(Video on Demand, January 2016) It’s a good time to be a hard-Science Fiction fan. After decades of repeating that there were no hard-SF movies (save for maybe parts of 2001 and Contact), here are Gravity, Interstellar and now The Martian in successive years to prove us wrong. The Martian has the added benefit of being perhaps the warmest and the purest hard-SF of the three, blending a likable character with reams of effortless exposition about the technical details of being stuck alone on Mars, years away from any potential rescue. Much of the story plays like an endless series of problem-solving mini-dramas, which is closely aligned with the basic ethos of hard-SF. Matt Damon is very, very good in the title role, alone on-screen for a chunk of the story, separated from the rest of the cast. But director Ridley Scott is the one who excels here, delivering his most purely enjoyable film in a long while, making the most out of a terrific script by Drew Goddard that faithfully adapts Andy Weir’s page-turning novel. Chiwetel Ejiofor, Jessica Chastain and Manuel Pena make great impressions in smaller roles, while the special effects work is dazzling. A note should be made of the film’s use of pop music, from cheap shots at disco (leading to an apt spot for “Staying Alive” during the end credits), to a spellbinding montage set to David Bowie’s Starman. Such touches help humanize a script that easily could have been far too dry (in the manner of so many hard-SF novels written by scientists) to attract popular acclaim. Fortunately, The Martian seems to have hit the right chords: It was a massive commercial and critical success, paving the way for similar movies. The drought of hard-SF on-screen may have lasted decades, but chances are that it’s down for good.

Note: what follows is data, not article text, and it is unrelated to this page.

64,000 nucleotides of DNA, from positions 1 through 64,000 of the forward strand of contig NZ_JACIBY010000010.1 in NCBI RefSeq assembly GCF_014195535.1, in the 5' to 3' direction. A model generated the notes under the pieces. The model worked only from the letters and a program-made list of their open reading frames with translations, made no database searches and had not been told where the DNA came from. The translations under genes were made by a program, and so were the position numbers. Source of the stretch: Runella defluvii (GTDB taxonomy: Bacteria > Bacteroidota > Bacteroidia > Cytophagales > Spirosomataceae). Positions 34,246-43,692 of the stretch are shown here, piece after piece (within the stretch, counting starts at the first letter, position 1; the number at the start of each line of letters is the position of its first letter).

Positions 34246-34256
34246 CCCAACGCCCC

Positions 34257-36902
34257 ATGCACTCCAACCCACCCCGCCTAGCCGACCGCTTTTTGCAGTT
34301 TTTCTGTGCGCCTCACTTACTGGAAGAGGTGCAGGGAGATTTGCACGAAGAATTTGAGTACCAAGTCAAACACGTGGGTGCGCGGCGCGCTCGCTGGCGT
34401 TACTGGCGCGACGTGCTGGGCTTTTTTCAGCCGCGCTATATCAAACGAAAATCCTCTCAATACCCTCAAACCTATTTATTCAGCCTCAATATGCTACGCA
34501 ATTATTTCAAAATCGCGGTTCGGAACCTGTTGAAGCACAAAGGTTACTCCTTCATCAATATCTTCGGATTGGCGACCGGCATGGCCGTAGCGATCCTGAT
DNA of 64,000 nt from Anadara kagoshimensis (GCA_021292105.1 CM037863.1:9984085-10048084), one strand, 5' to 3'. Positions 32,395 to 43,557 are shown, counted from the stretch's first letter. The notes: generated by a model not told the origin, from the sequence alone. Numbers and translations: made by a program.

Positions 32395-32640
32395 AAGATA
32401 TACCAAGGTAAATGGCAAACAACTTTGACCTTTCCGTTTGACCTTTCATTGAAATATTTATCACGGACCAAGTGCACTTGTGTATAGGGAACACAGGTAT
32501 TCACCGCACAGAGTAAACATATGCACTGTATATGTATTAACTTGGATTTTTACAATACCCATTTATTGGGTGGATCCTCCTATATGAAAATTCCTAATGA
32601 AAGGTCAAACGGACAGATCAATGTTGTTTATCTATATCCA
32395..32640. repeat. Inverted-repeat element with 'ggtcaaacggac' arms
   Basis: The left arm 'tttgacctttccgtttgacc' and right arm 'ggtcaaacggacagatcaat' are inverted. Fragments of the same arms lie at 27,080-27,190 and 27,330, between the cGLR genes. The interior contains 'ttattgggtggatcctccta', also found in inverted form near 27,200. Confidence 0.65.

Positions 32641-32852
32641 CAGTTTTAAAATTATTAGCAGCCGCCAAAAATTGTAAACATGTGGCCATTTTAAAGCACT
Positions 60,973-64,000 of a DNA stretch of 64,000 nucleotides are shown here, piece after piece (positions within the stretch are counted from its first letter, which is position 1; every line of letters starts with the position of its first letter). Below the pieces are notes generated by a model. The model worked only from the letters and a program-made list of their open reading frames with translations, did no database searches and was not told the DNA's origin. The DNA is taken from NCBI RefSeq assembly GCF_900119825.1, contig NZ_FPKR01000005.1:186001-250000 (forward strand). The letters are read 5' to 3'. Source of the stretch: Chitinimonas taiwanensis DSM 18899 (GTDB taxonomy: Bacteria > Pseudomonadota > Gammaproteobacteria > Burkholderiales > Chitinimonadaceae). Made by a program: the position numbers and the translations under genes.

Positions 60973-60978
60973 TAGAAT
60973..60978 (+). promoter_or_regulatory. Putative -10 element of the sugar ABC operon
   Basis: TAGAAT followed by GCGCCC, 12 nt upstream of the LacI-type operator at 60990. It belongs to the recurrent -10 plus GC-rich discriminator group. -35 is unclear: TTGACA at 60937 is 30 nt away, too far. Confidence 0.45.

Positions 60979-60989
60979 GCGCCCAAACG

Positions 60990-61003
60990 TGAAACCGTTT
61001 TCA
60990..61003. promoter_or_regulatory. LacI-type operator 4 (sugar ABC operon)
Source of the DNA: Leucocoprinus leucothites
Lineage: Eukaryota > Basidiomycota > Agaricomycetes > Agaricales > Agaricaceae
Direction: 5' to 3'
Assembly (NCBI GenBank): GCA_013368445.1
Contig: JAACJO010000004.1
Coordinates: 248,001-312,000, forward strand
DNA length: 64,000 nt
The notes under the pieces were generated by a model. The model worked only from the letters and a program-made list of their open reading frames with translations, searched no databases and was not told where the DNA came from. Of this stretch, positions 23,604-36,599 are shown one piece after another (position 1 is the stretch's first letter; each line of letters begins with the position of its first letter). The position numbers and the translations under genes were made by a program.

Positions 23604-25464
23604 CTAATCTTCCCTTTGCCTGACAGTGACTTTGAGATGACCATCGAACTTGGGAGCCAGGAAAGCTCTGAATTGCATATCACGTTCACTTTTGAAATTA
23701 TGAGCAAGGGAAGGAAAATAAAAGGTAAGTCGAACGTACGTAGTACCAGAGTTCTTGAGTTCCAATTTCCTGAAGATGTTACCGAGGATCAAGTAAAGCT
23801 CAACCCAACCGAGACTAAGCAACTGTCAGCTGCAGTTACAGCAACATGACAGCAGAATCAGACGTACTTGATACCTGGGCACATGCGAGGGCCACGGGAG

(On-demand video, October 2012) Horror fans won’t have to think twice about whether to see this film: The Cabin in the Woods is as essential a horror film as any in the past few years. A gleeful deconstruction of the good-old “cabin in the woods” horror scenario, it’s a commentary as much as it’s a comedy. It takes the good old tropes and plays with them until they fall apart. I have some evidence that the film won’t play very well to an audience that is unfamiliar with horror films, making it even more specially targeted (for better or for worse) to a specific public. Coming from geek-favorite co-writer Joss Whedon and co-writer/director Drew Goddard, The Cabin in the Woods is a blast-and-a-half for those in the know. Is it perfect? Of course not: one danger with parodying tropes is forgetting a few, and it sure seems as if one “upstairs sabotage” plot thread has been left dangling. (My theory involves the audience getting bored.) Still, what the film does manage to deliver is enough to mandate a viewing. It helps that The Cabin in the Woods is competently-made: Goddard knows how to deliver the laughs, and the actors do passable jobs in the roles they’re given. Kristen Connolly, Fran Kranz and Richard Jenkins stand out, by virtue of their places in the plot as much as anything else. There’s plenty of freeze-frame fun, and the film does a fine job at playing with the demands of the various genres it has taken on. For a while, The Cabin in the Woods is going to be the horror movie to watch with friends and that’s great: the horror genre was taking itself a bit seriously lately what with the icky torture-porn trend, and this is a welcome corrective. One final note about spoilers: it’s perfectly possible to spoil yourself rotten about the film, and still enjoy it immensely… so don’t panic if you think you already know too much.